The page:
I’m sure you’ve seen those two words side by side many, many times. It’s a trending act, and one that helps small business owners in your community grow their ventures. If I have the opportunity to get a similar product for a similar price from someone local – why not, right?
That’s exactly what Amanda* (named changed for security) wanted to do when she ordered a swimsuit from 437 Swimwear. With prices starting at $55USD per piece, it’s quite the commitment for an online bathing suit purchase, especially with websites like Zaful and Boohoo selling their bathers at $20 for the full set. Obviously if it doesn’t fit, you’d want a refund.
437’s refund policy is pretty reasonable – get a store credit if you reach out and ship your suit back within 7 days of receiving it. But what if you don’t like any of the other options, and the fit just isn’t right?
Lots of retailers have rules around their refund/exchange policies, but from my experiences as both a Sales Associate and a shopper (both sides of the counter!), rules are made to be bent and broken. That’s what retail is – customer service.
Not only did 437 Swimwear decide that their policy is set in stone (customer service faux-pas #1), but the co-founder must have hit “Reply All” instead of “Forward” when deciding to tell her team that a. Amanda’s Instagram following (920 followers) wasn’t going to impact their brand, and b. her “donation” to the company will be funding their “boujee drinks” in Mexico.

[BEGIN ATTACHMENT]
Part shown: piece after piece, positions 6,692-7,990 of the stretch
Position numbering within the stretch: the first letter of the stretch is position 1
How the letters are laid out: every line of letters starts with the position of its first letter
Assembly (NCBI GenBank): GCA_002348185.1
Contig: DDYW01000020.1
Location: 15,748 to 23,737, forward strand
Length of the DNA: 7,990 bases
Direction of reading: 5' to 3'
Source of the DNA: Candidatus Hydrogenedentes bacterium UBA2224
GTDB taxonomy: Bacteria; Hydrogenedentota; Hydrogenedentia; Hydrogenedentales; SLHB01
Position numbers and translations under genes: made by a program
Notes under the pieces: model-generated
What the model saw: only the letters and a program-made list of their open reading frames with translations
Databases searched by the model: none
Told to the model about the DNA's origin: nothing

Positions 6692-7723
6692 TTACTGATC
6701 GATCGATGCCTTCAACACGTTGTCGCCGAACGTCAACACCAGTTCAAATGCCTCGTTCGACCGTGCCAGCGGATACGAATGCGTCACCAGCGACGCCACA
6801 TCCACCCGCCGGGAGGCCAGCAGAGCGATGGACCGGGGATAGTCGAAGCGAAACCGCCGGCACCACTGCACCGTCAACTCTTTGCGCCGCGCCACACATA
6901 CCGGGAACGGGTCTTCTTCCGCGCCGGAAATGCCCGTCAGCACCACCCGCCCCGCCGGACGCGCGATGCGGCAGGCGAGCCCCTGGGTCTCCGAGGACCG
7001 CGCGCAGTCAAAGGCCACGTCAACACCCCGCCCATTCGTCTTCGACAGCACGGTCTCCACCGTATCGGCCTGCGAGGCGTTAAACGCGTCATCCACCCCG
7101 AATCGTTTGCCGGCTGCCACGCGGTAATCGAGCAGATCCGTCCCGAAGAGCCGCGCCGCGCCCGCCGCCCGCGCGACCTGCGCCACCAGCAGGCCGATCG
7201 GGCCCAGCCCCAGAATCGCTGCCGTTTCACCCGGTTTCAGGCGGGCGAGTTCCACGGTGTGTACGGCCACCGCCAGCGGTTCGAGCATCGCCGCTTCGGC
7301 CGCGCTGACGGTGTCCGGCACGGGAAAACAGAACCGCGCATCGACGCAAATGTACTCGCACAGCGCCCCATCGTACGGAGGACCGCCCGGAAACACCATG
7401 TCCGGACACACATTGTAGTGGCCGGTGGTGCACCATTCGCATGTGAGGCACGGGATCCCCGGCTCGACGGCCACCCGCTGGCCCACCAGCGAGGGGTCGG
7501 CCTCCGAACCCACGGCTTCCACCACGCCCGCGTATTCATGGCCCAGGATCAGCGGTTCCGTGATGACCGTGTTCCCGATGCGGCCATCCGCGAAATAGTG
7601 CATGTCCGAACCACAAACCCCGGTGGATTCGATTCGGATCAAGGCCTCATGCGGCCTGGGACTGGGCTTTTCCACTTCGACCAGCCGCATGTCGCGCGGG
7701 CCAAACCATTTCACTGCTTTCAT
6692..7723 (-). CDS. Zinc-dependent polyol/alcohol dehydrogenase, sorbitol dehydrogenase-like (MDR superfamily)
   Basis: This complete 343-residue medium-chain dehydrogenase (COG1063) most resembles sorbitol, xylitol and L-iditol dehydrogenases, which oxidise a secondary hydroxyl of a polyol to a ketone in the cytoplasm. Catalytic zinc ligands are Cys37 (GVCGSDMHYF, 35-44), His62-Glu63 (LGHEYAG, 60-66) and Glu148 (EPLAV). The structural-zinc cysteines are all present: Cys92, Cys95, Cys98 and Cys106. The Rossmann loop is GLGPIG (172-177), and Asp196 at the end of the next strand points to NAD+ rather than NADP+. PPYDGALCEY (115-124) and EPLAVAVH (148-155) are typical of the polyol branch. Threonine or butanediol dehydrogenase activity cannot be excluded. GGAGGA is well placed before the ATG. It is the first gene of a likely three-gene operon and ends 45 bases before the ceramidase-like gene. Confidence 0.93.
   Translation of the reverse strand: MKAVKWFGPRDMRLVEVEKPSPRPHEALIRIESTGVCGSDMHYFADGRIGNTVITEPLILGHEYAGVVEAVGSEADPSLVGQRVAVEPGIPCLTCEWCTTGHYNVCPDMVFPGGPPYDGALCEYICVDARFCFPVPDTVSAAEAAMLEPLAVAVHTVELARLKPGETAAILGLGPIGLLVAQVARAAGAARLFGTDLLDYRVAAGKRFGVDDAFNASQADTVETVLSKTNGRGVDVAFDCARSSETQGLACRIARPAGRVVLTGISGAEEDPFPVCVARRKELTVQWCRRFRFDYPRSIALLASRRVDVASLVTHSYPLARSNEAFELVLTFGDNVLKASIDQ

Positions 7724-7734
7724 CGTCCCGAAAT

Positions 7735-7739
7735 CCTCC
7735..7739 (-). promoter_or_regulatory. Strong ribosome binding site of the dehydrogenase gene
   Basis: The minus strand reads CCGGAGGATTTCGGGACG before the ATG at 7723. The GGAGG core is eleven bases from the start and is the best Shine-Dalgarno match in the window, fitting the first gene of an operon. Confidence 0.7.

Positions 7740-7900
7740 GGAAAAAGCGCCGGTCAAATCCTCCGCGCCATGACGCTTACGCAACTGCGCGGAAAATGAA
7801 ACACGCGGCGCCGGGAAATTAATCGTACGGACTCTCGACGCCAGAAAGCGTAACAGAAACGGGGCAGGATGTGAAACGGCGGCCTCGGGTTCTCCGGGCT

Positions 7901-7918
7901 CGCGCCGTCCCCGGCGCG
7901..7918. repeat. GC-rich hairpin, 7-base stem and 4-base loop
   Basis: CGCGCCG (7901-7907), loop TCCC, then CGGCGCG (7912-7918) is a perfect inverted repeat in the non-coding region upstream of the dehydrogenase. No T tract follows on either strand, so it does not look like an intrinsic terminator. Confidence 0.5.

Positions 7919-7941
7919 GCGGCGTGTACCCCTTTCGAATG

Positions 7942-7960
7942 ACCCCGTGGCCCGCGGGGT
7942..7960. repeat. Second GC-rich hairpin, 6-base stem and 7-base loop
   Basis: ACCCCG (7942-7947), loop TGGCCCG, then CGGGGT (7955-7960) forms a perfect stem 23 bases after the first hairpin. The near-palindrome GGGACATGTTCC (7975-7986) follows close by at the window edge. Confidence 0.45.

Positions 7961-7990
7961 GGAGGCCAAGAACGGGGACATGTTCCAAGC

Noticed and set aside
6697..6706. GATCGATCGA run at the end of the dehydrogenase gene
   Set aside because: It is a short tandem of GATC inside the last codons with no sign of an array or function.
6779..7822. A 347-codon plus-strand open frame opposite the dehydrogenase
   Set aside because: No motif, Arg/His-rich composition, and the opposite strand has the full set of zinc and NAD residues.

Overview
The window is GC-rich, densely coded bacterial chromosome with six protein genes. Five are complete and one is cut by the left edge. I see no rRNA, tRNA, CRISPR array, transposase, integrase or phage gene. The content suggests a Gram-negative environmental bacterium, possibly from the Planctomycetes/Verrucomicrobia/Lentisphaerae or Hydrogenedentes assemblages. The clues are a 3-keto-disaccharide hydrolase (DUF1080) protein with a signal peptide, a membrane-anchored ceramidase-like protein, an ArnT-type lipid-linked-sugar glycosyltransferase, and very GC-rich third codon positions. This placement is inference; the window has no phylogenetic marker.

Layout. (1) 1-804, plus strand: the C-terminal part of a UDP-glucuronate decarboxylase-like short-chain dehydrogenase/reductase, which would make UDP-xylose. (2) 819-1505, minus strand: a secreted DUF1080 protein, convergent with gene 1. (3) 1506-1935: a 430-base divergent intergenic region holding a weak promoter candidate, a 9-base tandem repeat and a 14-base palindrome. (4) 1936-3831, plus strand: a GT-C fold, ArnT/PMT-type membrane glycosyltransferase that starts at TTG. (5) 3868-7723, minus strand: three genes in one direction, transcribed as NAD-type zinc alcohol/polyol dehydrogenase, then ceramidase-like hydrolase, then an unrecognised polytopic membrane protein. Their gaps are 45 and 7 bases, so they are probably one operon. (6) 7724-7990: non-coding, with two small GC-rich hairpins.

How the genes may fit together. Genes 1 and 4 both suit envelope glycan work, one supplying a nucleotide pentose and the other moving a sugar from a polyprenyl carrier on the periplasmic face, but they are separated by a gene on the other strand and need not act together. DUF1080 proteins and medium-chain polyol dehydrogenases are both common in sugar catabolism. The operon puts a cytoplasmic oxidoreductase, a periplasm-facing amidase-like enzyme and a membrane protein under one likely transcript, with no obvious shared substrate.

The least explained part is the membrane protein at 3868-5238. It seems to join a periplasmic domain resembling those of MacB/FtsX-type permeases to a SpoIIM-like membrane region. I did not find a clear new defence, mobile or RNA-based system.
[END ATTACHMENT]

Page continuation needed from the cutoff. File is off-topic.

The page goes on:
Naïve. Naïve is what the co-founder is, thinking a social media underdog can’t affect her brand.
So what has happened in the approximately 38 hours since the e-mail was sent?
Amanda posted everything that happened in her Instagram stories. Her friend reposted it. My friend reposted it from that girl. I reposted it from my friend… and I’m sure many other people reposted it onto their own profiles as well. Rumour has it, the story was shared in a Facebook group with about 30,000 girls around the world too.
I decided to keep an eye on both the co-founder’s and the brand’s Instagram accounts to see how they would react to “no impact being made on the brand”.
- The co-founder set her profile to private.
- Soon after, her profile disappeared (deleted).
- The brand profile went to private mode.
- Eventually, the brand disappeared too.
So how does a fairly small, local brand escape out of this PR disaster? What are their next steps?
From my small experience of working together with PR teams, I’m not really sure if they’ll be able to save it at this point.
I suspect the two aforementioned Instagram accounts will slowly reappear, in hopes that the angry surge of friends and friends of friends of friends of friends will forget this whole thing ever happened.
The right, ethical thing to do? A full refund (and maybe some other compensation?) to Amanda, and a full-fledged public apology would probably be appropriate.
There are many lessons to be learned here. First and foremost, regardless of how many followers someone has, they still have the power to make an impact on your brand. Warren Buffet said it best, “it takes 20 years to build a reputation and five minutes to ruin it.” It’s really hard to build a positive reputation, but one small mistake can cost you your entire business. Never underestimate the power of one angry customer.
Whether 437 Swimwear survives through this or not, they could definitely take a lesson out of Nordstrom’s book of refund policies. If the customer insists, let them have it. Your reputation is a lot more expensive.
What’s your take on 437 Swimwear’s fate at this point? Comment below!